FRANKFORT, Ky. (Legal Newsline) - Kentucky Attorney General Jack Conway announced on Wednesday that his office is launching an investigation into what he calls "questionable" business practices by for-profit postsecondary schools.
Conway said in a statement he believes the practices may violate Kentucky's Consumer Protection Act and other state laws.
"Several students of for-profit schools contacted my office, and I have been monitoring recent legislative hearings regarding this issue," Conway said. "The information we've obtained so far about the business practices employed by some of these proprietary colleges is troubling."
On Wednesday, Conway's Office of Consumer Protection issued subpoenas to six proprietary colleges who do business in Kentucky.
The subpoenas require the schools to provide information about their student loan default rates, advertising claims to prospective students, student recruitment practices, claims made about job placement, transferability of credits, how financial aid funds for students are managed and dispersed, organizational structure and accreditation claims.
"I want to make sure these institutions are as interested in educating their students as they are in collecting federal loan money," Conway said. "I want to make sure students aren't being misled and left owing tens of thousands of dollars in student loans for credits that don't transfer or a degree that will not benefit them."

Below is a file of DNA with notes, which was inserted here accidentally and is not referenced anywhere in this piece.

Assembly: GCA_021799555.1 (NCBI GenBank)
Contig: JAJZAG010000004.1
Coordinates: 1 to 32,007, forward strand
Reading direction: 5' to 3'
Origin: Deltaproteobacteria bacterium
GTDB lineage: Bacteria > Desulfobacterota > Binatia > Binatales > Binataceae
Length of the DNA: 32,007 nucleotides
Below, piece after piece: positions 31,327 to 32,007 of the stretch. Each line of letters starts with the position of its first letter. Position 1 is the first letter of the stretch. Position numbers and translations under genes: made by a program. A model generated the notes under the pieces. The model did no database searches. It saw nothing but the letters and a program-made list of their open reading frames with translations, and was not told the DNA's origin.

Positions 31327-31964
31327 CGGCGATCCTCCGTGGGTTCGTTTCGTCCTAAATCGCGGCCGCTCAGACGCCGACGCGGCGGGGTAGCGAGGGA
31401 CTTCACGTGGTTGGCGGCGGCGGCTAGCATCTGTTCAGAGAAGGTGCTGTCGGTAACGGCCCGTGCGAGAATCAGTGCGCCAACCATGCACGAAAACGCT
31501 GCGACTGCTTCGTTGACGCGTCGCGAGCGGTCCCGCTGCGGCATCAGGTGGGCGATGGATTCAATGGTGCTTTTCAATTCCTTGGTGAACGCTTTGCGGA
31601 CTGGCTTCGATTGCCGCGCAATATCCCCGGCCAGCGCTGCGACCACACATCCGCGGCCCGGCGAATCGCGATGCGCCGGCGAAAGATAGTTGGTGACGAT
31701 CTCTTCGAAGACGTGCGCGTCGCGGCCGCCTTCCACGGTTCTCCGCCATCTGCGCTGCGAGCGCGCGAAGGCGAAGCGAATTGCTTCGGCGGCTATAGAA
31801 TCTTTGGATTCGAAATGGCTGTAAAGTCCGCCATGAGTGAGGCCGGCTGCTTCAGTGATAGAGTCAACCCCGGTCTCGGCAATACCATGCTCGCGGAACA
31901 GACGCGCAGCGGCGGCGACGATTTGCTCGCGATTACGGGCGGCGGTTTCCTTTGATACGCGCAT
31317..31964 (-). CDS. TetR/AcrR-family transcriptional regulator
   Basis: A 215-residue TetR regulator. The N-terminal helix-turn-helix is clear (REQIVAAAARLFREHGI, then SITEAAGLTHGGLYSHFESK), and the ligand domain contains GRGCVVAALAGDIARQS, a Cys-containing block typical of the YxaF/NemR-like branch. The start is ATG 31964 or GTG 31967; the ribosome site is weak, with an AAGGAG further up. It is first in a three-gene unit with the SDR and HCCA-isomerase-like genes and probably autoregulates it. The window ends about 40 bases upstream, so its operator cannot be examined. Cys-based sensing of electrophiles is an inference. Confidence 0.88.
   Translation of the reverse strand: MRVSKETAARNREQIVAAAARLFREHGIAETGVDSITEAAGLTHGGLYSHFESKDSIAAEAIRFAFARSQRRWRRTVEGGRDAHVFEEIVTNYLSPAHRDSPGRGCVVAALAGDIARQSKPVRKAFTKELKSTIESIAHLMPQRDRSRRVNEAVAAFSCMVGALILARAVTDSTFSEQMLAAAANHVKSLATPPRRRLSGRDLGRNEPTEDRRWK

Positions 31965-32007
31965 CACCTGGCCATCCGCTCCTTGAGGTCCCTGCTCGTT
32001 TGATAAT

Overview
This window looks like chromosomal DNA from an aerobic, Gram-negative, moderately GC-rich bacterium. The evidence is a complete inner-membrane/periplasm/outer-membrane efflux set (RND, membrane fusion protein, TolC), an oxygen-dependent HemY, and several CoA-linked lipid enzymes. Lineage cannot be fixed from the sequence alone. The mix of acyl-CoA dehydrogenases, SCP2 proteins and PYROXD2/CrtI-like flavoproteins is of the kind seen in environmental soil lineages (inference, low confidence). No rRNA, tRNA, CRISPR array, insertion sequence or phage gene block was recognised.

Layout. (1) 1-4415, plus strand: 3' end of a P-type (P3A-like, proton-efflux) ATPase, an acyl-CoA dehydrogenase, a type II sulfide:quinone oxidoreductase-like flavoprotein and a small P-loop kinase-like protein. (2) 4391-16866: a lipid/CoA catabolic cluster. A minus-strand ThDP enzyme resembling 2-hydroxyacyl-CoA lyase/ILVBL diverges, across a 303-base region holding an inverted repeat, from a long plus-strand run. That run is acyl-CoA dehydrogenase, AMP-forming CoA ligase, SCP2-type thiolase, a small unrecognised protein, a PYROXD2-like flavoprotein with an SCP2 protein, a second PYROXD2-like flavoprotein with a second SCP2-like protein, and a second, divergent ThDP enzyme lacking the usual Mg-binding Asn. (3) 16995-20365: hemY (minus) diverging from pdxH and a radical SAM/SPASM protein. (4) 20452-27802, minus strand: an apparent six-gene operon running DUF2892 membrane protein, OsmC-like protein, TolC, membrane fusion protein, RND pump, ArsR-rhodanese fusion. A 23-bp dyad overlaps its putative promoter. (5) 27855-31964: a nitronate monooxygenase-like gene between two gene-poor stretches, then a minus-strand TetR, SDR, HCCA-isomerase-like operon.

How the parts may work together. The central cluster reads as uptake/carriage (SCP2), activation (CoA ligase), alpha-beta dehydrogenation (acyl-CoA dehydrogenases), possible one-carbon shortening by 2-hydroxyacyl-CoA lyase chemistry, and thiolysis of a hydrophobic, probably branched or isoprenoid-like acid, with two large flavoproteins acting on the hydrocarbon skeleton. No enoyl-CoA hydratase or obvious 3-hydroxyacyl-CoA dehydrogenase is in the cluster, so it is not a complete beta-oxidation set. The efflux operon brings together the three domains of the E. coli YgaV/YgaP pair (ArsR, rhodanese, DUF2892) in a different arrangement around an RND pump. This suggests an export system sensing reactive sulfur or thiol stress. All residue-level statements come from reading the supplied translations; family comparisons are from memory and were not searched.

The attorney general determined a closer look at the business practices of for-profit and proprietary colleges was warranted after reviewing information gathered in his office's investigations of Decker College and the American Justice School of Law, specifically.
Earlier this year, Conway's Consumer Protection Division obtained an estimated $3.6 million in loan reductions for students of the now defunct American Justice School of Law in Paducah. In 2008, his office succeeded in having the U.S. Bankruptcy Trustee forgive more than $4.5 million in debt for 2200 students of the also-defunct Decker College.
"I am very concerned that Kentucky students are racking up large debts for degrees or certifications that may have little benefit or value to them in the real world," Conway said.
"While education is vital to our citizens, it must offer legitimate value in relation to its cost and accurate information must be provided to potential students."
Schools offering bachelors or higher degree programs are regulated primarily by the Council for Postsecondary Education. Meanwhile, for-profit schools offering only associate or trade degrees are regulated by the Board of Proprietary Education.
By law, six of the 11 members of the Proprietary Board of Education are made up of representatives from proprietary colleges or trade schools. Complaints made to those agencies also were recently reviewed by the Attorney General's Office.
From Legal Newsline: Reach Jessica Karmasek by e-mail at email@example.com.